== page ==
Go Back  British Expats > Living & Moving Abroad > Rest of the World > Caribbean > Cayman Islands
Reload this Page >

A ferocious anti-expat outburst

A ferocious anti-expat outburst

Old Dec 31st 2014, 9:55 pm
  #1  
BE Forum Addict
Thread Starter
 
Joined: May 2012
Location: Cayman Islands
Posts: 4,404
Gordon Barlow has a reputation beyond reputeGordon Barlow has a reputation beyond reputeGordon Barlow has a reputation beyond reputeGordon Barlow has a reputation beyond reputeGordon Barlow has a reputation beyond reputeGordon Barlow has a reputation beyond reputeGordon Barlow has a reputation beyond reputeGordon Barlow has a reputation beyond reputeGordon Barlow has a reputation beyond reputeGordon Barlow has a reputation beyond reputeGordon Barlow has a reputation beyond repute
Default A ferocious anti-expat outburst

Last week one of our Cabinet Ministers was asked by his Chief Officer (the most senior Civil Servant in the Ministry) to provide evidence to support an expense-claim before submitting it for reimbursement. The Minister - an arrogant bully at any time - went bananas at the affront to his dignity and cursed out the unfortunate CO in front of the whole staff. "How dare you!! I am a born Caymanian and you are just a piece of f***ing driftwood! Get the f*** out of my office! Go on - f*** off!"

Never mind the cussing, it is the "driftwood" usage - and our Premier's support for the outburst - that will probably cost his Party the next election. That the Chief Officer was a highly respected woman (foreign-born, but with bloodline-Caymanian children by her bloodline-Caymanian ex-husband) illustrates the desperately poor quality of our political leadership these days.

Ever since I began my blog in 2011 I have bewailed the continuance of social tensions between Cayman's expats and many of the "bloodline" Caymanians. But the tensions are normally kept in a secret cupboard, except during election campaigns. This latest incident warrants an analysis of its likely effect on our Islands' expat communities, and I will compose one when I get around to it. In the meantime, I'm posting this brief summary just to give a heads-up to readers of this Cayman forum. Anybody thinking of coming here to live needs to know how things stand politically.
Gordon Barlow is offline  
Old Jan 6th 2015, 2:20 pm
  #2  
Just Joined
 
Joined: Jul 2013
Posts: 2
want2come2Cayman is an unknown quantity at this point
Unhappy Re: A ferocious anti-expat outburst

Gordon, I have read about this incredible incident in the online Compass Without the expat community that has built up the financial center, Cayman today may still be the islands that time forgot. If a senior cabinet member who should know better voices his deep-rooted sentiment in such a way, how many others share his anti-expat feelings, even if they are smart enough not to utter them so blatantly? By this time, probably the last one should be convinced that there is indeed antagonism between belongers and immigrants. Perhaps I should change my nickname to dontwant2come2Caymananymore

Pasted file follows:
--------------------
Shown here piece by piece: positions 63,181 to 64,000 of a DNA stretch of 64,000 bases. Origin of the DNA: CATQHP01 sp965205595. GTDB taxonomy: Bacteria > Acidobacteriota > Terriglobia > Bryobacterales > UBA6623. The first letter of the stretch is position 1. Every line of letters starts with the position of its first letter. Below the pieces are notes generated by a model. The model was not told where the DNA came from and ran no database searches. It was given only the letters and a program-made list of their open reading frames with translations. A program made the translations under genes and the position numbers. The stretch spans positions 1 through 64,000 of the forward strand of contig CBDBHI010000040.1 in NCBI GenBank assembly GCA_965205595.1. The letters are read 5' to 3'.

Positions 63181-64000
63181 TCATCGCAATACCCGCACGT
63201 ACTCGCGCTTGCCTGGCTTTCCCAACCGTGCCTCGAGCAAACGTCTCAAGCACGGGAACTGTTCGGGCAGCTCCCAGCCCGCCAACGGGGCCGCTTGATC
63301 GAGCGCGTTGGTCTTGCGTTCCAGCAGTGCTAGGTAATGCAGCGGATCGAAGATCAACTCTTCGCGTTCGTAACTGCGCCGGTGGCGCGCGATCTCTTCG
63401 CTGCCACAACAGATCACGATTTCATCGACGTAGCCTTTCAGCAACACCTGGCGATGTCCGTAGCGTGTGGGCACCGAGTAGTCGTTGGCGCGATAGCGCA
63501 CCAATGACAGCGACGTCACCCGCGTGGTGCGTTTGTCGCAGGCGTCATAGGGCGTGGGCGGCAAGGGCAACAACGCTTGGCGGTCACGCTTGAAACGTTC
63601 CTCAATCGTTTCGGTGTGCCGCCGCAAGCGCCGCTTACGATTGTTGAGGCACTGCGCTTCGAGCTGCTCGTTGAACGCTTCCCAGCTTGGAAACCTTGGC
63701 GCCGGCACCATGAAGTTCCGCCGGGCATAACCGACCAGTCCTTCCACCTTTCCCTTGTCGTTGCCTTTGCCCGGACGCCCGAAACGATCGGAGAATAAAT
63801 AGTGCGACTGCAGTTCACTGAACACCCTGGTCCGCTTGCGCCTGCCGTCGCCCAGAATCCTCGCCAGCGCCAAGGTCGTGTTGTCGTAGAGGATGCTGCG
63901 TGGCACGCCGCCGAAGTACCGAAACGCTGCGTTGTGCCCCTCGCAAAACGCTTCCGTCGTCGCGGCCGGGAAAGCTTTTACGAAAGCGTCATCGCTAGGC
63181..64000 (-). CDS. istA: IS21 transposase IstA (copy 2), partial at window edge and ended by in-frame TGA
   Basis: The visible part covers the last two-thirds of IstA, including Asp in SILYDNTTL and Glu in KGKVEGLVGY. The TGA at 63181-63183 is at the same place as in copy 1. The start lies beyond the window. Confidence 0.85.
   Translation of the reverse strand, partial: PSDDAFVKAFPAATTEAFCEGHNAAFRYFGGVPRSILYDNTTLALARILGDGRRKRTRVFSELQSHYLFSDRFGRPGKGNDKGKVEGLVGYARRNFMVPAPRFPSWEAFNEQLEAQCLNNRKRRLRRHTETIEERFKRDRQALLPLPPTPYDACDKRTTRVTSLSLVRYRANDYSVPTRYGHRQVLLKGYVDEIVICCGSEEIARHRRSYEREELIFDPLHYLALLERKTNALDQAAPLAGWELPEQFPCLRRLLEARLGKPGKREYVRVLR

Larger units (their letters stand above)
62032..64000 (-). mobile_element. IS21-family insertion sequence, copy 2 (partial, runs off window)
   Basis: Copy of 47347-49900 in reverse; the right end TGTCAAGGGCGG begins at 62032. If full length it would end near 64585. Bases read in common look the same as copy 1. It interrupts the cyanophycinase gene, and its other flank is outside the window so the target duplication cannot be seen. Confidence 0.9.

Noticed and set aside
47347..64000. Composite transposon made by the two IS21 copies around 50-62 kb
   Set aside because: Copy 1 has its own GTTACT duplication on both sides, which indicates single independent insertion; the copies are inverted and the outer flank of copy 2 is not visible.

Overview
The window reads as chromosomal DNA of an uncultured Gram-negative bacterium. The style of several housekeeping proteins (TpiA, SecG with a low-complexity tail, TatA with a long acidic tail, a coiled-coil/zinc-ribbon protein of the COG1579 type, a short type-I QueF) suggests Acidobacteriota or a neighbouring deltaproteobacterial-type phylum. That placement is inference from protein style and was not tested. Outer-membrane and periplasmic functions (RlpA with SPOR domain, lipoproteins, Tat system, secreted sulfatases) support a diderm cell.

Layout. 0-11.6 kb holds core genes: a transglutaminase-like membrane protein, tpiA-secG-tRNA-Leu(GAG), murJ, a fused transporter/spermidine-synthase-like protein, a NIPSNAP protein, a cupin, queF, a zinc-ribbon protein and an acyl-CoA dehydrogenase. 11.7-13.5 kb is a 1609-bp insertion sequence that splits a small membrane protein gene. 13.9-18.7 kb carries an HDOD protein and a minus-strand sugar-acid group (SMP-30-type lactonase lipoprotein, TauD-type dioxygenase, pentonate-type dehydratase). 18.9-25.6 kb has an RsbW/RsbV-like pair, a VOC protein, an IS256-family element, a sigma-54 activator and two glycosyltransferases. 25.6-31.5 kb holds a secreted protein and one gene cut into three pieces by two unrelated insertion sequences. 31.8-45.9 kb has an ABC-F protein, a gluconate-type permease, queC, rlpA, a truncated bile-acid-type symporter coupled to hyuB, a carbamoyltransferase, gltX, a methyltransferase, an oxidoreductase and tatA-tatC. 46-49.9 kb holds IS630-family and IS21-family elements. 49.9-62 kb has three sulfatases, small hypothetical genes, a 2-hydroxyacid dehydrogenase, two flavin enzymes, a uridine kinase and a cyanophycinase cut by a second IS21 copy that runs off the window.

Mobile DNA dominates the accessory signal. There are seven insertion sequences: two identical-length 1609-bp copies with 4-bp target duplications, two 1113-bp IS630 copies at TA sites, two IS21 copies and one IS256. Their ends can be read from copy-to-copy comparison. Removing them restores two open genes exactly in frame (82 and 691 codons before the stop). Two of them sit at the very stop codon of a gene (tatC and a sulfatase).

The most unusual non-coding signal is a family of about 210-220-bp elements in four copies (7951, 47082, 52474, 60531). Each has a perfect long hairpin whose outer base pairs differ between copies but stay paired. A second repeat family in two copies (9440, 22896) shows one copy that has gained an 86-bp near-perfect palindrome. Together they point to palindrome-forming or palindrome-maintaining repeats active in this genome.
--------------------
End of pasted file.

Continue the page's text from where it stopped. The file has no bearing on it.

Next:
A topic for your blog?
want2come2Cayman is offline  
Old Jan 6th 2015, 4:48 pm
  #3  
BE Forum Addict
Thread Starter
 
Joined: May 2012
Location: Cayman Islands
Posts: 4,404
Gordon Barlow has a reputation beyond reputeGordon Barlow has a reputation beyond reputeGordon Barlow has a reputation beyond reputeGordon Barlow has a reputation beyond reputeGordon Barlow has a reputation beyond reputeGordon Barlow has a reputation beyond reputeGordon Barlow has a reputation beyond reputeGordon Barlow has a reputation beyond reputeGordon Barlow has a reputation beyond reputeGordon Barlow has a reputation beyond reputeGordon Barlow has a reputation beyond repute
Default Re: A ferocious anti-expat outburst

Originally Posted by want2come2Cayman View Post
A topic for your blog?
Yes, indeed it is. I've just this minute posted a piece called "Standards in Public Life", which you and any other interested parties can check out. Let me know what you think.

Most of us longtime immigrants hang on. It's a very comfortable place to live, still, and it is our home. Small and intimate as Grand Cayman is (50,000 people all told), we manage to keep aloof from the hurly-burly. For many years I was a sort of lightning rod, attracting bolts from the local political gods, and I still do a certain amount of stirring behind the scenes. But I don't beat my head against brick walls any more. A few bricks have been loosened along the way, and rather too many brain cells!
Gordon Barlow is offline  
Old Apr 19th 2015, 6:19 pm
  #4  
Forum Regular
 
Joined: Apr 2015
Posts: 30
ABCR is an unknown quantity at this point
Default Re: A ferocious anti-expat outburst

What is the latest with this situation Gordon?
ABCR is offline  
Old Apr 19th 2015, 10:52 pm
  #5  
BE Forum Addict
Thread Starter
 
Joined: May 2012
Location: Cayman Islands
Posts: 4,404
Gordon Barlow has a reputation beyond reputeGordon Barlow has a reputation beyond reputeGordon Barlow has a reputation beyond reputeGordon Barlow has a reputation beyond reputeGordon Barlow has a reputation beyond reputeGordon Barlow has a reputation beyond reputeGordon Barlow has a reputation beyond reputeGordon Barlow has a reputation beyond reputeGordon Barlow has a reputation beyond reputeGordon Barlow has a reputation beyond reputeGordon Barlow has a reputation beyond repute